Several cities across the country allegedly hired “regional coordinators” in 2010 for the anti-gun Mayors Against Illegal Guns, using grant funds from MAIG in addition to providing some public money for fringe benefits beyond the grant amounts, plus office space under a matching funds arrangement, according to a Florida-based gun rights activist.
Sean Caranna, who writes an on-line column headlined All Nine Yards, told TGM that he stumbled across the grant program information while doing research for another project.
As detailed in a memorandum of understanding (MOU) with MAIG, grant cities received varioius amounts, with the typical total of $75,000, which includes $60,000 to go toward salary and benefits and $15,000 covered some travel and office expenses. One city, Reading, PA, received $93,604, according to 2010 tax documents obtained by TGM for an organization called United Against Illegal Guns Support Fund (UAIGSF).
Caranna found several cities with such coordinators including Seattle, WA, Minneapolis, MN, Lewiston, ME, Orlando, FL and Milwaukee, WI.
In the job description obtained by TGM, these coordinators were to actively recruit local faith leaders, domestic violence groups and “other partner citizen groups to support the mayors’ agenda.”
“Recruiting 25 faith leaders who agree to regularly write letters or testify in support of coalition-backed legislation, and communicate with their congregations about the coalition’s agenda,” is also part of the effort.
In addition, the MAIG regional coordinator would also reach out “to sportsmen’s organizations sympathetic to the coalition’s mission of keeping illegal guns out of the hands of criminals and terrorists.” This outreach effort would involve “recruiting a core team of 5-10 sportsmen who could testify at legislative hearings in support of legislation backed by the coalition.”
Under this program, recipient cities would be eligible for a follow-up second-year award in the amount of $75,000.
Funding would be through the UAIGSF. TGM learned this organization’s president is John Feinblatt, longtime criminal justice coordinator for the City of New York. According to the New York City government website, Feinblatt “serves as the Mayor’s chief advisor on criminal justice policy and liaison to the state court system, and the city’s five elected District Attorneys and the state criminal justice system.” He has been mentioned prominently in gun control-related activities involving the Bloomberg administration.
In at least one of the cities, Seattle, the grant funding ran out at the end of fiscal year 2011. According to a source in the city’s budget office, the Office of Intergovernmental Relations discontinued staff work on the statewide gun violence initiative. Grant funding is not available for 2012.
However, the source said that the city “continues to support local violence reduction programs through other departments.”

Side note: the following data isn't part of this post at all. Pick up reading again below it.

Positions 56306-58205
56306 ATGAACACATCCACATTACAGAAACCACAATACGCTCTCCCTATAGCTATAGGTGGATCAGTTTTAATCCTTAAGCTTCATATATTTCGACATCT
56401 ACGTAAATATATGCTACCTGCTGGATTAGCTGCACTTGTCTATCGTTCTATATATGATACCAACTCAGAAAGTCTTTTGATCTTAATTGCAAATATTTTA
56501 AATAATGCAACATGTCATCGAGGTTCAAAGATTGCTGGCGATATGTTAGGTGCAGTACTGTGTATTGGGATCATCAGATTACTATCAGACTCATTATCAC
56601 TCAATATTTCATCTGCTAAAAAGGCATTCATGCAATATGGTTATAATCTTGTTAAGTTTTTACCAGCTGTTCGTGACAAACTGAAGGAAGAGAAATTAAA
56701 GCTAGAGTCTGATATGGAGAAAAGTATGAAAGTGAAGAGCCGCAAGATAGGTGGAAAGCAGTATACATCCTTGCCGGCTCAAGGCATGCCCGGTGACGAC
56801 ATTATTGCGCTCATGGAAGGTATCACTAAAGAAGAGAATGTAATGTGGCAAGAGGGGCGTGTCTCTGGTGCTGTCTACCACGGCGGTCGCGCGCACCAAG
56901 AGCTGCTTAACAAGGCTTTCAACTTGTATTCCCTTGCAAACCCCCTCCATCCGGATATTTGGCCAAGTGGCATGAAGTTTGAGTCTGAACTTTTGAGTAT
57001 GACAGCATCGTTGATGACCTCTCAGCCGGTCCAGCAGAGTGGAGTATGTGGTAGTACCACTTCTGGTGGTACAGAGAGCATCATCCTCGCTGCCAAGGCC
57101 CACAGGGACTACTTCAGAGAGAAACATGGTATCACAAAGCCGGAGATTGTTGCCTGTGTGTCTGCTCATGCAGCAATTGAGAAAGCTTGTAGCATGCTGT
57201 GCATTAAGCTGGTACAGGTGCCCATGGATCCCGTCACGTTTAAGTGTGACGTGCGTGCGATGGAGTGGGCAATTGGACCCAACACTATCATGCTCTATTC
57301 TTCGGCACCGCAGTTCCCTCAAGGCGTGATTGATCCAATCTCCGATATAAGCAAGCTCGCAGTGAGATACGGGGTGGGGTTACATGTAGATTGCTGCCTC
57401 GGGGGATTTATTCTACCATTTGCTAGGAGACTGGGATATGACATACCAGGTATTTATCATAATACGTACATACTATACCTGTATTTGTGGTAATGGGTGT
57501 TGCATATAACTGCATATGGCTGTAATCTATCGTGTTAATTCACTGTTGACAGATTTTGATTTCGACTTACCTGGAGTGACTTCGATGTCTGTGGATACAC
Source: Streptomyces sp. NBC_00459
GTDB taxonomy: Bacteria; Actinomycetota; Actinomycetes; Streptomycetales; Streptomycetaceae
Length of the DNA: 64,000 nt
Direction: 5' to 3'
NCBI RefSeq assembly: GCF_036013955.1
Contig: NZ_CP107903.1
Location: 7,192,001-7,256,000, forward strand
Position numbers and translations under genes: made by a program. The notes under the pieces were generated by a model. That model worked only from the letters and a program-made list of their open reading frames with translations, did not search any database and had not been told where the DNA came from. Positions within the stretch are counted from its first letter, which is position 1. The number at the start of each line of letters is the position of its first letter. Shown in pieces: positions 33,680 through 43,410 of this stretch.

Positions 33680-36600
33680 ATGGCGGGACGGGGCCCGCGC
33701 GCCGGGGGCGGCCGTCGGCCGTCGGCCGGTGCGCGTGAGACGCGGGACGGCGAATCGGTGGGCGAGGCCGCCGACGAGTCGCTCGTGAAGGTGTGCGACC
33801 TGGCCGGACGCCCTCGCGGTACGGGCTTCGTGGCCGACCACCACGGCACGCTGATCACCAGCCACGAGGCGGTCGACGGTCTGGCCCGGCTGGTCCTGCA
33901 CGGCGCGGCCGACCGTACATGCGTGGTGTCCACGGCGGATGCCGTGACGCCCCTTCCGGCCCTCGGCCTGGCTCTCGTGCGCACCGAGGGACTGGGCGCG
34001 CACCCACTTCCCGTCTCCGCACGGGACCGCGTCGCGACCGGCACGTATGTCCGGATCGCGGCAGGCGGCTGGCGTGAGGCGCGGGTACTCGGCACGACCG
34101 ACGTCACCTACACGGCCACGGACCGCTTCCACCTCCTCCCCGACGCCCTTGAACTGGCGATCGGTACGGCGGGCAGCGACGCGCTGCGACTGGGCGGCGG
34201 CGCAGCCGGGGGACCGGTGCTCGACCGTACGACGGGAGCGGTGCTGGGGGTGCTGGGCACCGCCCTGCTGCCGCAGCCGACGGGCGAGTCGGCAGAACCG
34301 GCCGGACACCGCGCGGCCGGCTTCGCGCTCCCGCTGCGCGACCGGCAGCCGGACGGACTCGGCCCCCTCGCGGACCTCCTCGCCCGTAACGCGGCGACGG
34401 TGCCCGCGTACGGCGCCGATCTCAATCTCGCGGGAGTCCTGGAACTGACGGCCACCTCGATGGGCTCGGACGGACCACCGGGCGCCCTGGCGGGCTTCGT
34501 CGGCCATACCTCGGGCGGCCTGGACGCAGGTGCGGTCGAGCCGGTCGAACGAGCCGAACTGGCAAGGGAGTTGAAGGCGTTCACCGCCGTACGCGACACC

In Orlando, FL, the coordinator’s job, according to the memorandum of understanding with MAIG and UAIGSF, included assisting the mayor and city government in “developing and implementing policies to combat illegal guns.” Among those efforts were:
- Working on local initiatives to combat illegal guns;
- Coordinating with local police to gather data and educate the public about gun violence;
- With the assistance of area experts, developing illegal gun and gun safety messages and events to be utilized by city-funded youth service agencies, and public housing sites;
- Building the status of the City of Orlando and Mayor Dyer, as leader of the Florida Mayors Against Illegal Guns coalition, and as a statewide and national leader in advocacy efforts against illegal guns.
But there was more. The Orlando coordinator was also to act as “a primary point of contact on gun issues for Florida’s” congressional delegation. The coordinator also worked with academic institutions, hospitals and medical organizations, individual doctors and city officials “to explore ways to develop illegal gun and gun safety research, reports and data.”
The one thing made clear in the MOU is that “the person hired to be the coordinator should work exclusively on this project.” The document also makes it clear that “No portion of the UAIGSF grant may be used to support lobbying activities.”
Another stipulation was that the coordinator would report to the police chief or a designee, but “On firearm matters, the coordinator will report directly to the mayor.”
Reports of this MAIG coordinator project raced across the internet after Caranna’s initial blast.
“Nobody knows that these people are out there, installed in these local governments,” he told TGM.
In his on-line blog, Caranna described the coordinator project as “a great way to reduce overhead and be effective at running a national organization dedicated to infringing on the gun rights of everyday people all at the same time.”
Not only does this get cities involved in paying at least part of the coordinator’s salary, he asserted, ‘it also embeds your people as leaders in city government so that you don’t have to lobby there.”